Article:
Is there space for progressive music in country music? “Definitely,” he responds. He mentions Tyler Childers and Sturgill Simpson as two artists who have also been vocal about liberal causes. “Maren Morris took a risk by speaking out. The truth is, country music is at its peak right now and it’s more diverse than ever before.”

DeFord was raised in Antioch, Tennessee, a working-class suburb of Nashville that he has referred to as “Anytown, USA”. His father was a meat salesman who also worked as a bookie, while his mother battled mental health issues and developed a drug addiction after being prescribed pain medication. Throughout his childhood, DeFord never felt like he fit in: he was teased at school for his size, clothing, and background. He found solace in music, rapping during middle school and attracting audiences. However, he did not know anyone who had a successful career in music. He admires artists who claim to have dreamed of stardom since childhood, but for him, that was not the case. He never imagined he would break free from a life of incarceration.

At the age of 13, he was sent to a facility for minors after being caught with marijuana. By the time he was 15, he claims to have experimented with various drugs such as pills, cocaine, acid, mushrooms, and meth. At 16, he was tried as an adult for aggravated assault when he tried to steal marijuana while carrying a weapon and received an 18-month sentence. For the next ten years, he was in and out of prison for offenses such as breaking probation, failing drug tests, and possessing crack with the intention to sell.

He continued to distribute his music through mixtapes along with the drugs he sold, but he felt hopeless and spending more time in jail did not discourage him. He compared jail to a high school reunion where he would see familiar faces and catch up with old acquaintances. He expressed the difficulty of constantly being caught in the revolving cycle of the justice system.

In 2008, while DeFord was 23 years old and confined to his cell, a guard informed him that he had a newborn daughter (whose mother was a former partner from a brief relationship). This served as the catalyst for him to make positive changes in his life. He had two goals in mind: to earn his General Educational Diploma (which he successfully did on his first attempt), pursue a career as a social worker, and avoid imprisonment or death by violence. His other aspiration was to pursue music.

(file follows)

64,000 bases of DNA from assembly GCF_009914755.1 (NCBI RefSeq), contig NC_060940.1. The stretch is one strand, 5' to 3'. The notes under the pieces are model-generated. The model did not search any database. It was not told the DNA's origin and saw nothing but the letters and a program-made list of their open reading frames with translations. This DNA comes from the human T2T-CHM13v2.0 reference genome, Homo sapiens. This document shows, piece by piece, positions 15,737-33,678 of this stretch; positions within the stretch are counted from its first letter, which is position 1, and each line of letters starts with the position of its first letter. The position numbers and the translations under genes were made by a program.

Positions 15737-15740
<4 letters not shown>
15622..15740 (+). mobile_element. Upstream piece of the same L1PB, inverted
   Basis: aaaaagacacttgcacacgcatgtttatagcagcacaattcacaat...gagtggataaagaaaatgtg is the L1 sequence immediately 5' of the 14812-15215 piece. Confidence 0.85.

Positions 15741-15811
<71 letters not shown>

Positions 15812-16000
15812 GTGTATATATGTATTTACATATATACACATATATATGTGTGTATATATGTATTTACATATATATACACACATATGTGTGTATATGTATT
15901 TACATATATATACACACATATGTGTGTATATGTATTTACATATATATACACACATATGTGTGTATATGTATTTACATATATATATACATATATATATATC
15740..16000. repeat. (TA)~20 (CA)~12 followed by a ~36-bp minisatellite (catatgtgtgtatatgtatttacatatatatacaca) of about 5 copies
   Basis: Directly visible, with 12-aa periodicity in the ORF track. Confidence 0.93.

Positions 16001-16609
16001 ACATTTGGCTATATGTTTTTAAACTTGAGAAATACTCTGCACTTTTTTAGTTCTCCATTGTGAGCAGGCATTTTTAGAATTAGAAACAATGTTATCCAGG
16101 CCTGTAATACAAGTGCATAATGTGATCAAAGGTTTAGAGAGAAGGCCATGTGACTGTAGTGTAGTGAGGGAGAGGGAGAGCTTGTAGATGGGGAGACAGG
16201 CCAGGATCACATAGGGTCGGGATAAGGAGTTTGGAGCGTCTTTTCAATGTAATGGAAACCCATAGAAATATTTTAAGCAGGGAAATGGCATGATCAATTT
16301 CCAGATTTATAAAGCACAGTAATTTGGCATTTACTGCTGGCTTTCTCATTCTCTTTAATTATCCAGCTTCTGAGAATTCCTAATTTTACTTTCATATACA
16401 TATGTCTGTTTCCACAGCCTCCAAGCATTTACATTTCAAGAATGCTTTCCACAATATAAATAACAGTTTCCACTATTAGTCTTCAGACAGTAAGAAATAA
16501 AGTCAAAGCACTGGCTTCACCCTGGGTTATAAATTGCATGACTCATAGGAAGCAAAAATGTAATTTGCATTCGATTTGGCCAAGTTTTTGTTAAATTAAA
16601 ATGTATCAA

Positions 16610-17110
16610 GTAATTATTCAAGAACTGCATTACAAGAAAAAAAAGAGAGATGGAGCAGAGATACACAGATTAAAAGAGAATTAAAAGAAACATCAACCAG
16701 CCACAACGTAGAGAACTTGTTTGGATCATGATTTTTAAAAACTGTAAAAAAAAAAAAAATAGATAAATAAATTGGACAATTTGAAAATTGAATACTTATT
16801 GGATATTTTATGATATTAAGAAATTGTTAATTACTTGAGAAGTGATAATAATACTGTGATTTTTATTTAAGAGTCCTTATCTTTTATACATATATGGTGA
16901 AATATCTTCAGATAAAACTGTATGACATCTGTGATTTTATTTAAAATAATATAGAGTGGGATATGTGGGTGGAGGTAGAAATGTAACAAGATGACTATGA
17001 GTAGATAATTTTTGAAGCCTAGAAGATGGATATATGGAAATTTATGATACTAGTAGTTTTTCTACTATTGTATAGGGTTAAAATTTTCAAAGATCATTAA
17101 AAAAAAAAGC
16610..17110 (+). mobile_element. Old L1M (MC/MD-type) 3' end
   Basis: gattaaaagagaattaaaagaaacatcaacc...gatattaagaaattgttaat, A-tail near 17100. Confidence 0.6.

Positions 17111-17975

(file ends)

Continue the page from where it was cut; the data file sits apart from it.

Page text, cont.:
At the age of 25, he was released from prison for the final time and, without any support from a studio, managed to amass a large following of fans. He proudly states, “I had accumulated one billion views on my YouTube channel before I even signed a record deal.”

Initially, the music industry was not interested. He did not fit neatly into any one genre – too rock for country, too country for rap, too rap for rock. Record labels rejected him due to his weight, tattoos, and criminal history, claiming he was not a relatable artist. He was told that no one would want to listen to a 400-pound man singing sad songs, as it did not fit the current trends in music.

In 2020, a turning point was reached with the release of Save Me, an honest plea for assistance with battling addiction. The music video gained a significant number of views on YouTube, eventually reaching hundreds of millions, and sparked interest from various record labels. Following this, he has released two acclaimed albums, Ballads of the Broken and Whitsitt Chapel.

Earlier this year, DeFord collaborated with ABC to release a documentary titled “Jelly Roll: Save Me.” The film delves into his journey of redemption, with a focus on his relationship with fans, particularly young offenders and recovering addicts. Many of these individuals have expressed how DeFord’s music has saved them or aided in their grieving process. He truly embodies every word he sings. His performances have been likened to church revivals and 12-step programs, with audience members often holding up signs honoring loved ones lost to addiction. DeFord himself admits to shedding tears almost every night on stage, especially when he recognizes and celebrates those in recovery or those supporting loved ones. The mere mention of this topic brings him to the brink of tears.